Electronic Thesis and Dissertation Repository


Master of Engineering Science


Electrical and Computer Engineering


Dr. Gerry Moschopoulos


AC-DC power factor correction (PFC) single-stage converters are attractive because of their cost and their simplicity. In these converters, both PFC and power conversion are done at the same time using a single converter that regulates the output. Since they have only a single controller, these converters operate with an intermediate transformer primary-side DC bus voltage that is unregulated and is dependent on the converters’ operating conditions and component values. This means that the DC bus voltage can vary significantly as line and load conditions are changed. Such a variable DC bus voltage makes it difficult to optimally design the converter transformer as well as the DC bus capacitor.

One previously proposed single-stage AC-DC converter, the Single-Stage Buck-Boost Direct Energy Transfer (SSBBDET) converter has a clamping mechanism that can clamp the DC bus voltage to a pre-set limit. The clamping mechanism, however, superimposes a low frequency 120 Hz AC component on the output DC voltage so that some means must be taken to reduce this component. These means, however, make the converter transient slow and sluggish.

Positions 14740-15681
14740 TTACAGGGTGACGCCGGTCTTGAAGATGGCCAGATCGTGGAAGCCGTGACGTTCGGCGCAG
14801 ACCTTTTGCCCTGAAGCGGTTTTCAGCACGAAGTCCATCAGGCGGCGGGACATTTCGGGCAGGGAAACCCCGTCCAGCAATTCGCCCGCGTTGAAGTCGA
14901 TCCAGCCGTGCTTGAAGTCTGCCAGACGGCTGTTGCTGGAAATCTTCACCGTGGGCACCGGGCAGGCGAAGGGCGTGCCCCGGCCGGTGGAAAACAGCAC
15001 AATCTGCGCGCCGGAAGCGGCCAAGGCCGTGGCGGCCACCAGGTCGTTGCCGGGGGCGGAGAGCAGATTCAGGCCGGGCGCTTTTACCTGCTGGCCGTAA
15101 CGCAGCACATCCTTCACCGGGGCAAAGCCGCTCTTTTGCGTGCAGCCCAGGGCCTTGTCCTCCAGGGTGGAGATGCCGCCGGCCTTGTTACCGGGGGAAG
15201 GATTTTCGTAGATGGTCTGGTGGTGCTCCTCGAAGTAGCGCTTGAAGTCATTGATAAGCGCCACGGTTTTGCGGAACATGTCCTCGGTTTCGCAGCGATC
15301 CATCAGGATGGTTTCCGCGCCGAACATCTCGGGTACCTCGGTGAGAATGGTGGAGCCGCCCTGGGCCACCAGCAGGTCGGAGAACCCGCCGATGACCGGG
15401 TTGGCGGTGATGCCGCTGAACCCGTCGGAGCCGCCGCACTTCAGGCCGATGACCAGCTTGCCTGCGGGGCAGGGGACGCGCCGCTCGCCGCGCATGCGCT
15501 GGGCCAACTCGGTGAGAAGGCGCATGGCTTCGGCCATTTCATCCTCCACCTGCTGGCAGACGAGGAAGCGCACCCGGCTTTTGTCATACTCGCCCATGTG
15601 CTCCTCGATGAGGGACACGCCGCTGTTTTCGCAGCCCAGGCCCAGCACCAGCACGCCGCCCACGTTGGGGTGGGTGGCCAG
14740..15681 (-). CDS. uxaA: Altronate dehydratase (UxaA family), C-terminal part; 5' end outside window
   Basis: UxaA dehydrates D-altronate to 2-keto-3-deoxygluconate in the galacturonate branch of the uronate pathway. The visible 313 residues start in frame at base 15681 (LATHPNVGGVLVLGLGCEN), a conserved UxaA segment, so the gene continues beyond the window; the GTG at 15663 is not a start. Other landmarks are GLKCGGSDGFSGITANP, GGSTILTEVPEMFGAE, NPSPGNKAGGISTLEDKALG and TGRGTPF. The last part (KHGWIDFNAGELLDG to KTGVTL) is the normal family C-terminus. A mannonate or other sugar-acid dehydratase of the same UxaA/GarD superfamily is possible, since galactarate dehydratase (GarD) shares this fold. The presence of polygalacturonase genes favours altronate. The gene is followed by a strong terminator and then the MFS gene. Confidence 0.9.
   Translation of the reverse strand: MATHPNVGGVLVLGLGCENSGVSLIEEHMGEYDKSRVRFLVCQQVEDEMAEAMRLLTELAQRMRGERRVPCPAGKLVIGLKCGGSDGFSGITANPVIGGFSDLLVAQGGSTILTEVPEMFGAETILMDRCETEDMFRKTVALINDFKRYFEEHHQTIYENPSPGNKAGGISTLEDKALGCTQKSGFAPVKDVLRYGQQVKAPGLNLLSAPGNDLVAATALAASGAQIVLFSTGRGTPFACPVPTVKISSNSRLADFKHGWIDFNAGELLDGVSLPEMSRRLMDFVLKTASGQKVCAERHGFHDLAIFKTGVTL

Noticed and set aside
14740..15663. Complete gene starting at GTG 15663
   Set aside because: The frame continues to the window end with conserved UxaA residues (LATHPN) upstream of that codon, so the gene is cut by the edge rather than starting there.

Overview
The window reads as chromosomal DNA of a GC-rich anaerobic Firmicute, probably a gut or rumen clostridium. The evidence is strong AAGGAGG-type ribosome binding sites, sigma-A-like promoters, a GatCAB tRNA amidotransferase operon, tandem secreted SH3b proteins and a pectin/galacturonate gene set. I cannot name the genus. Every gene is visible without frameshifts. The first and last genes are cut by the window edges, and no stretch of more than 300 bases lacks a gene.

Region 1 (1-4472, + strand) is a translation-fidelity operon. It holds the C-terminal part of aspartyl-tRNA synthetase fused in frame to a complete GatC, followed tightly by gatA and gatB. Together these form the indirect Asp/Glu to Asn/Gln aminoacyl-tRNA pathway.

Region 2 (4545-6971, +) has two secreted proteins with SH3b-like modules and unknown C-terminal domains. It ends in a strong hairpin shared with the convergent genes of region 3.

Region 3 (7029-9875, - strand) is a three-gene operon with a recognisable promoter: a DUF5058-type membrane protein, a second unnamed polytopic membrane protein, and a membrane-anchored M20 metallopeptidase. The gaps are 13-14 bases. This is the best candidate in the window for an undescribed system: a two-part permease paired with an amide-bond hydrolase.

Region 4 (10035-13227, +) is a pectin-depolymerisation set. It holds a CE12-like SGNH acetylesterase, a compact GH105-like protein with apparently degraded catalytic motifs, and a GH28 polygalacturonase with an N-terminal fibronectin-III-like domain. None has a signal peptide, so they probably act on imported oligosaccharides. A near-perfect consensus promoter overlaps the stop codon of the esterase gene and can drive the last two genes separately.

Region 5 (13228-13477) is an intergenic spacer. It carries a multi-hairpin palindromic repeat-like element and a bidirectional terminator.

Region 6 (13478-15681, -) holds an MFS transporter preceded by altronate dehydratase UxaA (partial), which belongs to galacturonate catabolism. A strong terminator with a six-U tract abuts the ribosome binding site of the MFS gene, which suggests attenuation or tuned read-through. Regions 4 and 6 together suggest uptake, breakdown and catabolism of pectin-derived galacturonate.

The main objective of this thesis is to minimize the 120 Hz output ripple component and to improve the dynamic response of the SSBBDET converter by using a new control scheme. In the thesis, the operation of the SSBBDET converter is reviewed and the proposed control method is introduced and explained in detail. Key design considerations for the design of the converter controller are discussed and the converter’s ability to operate with fixed DC bus voltage, low output ripple and fast dynamic response is confirmed with experimental results obtained from a prototype converter.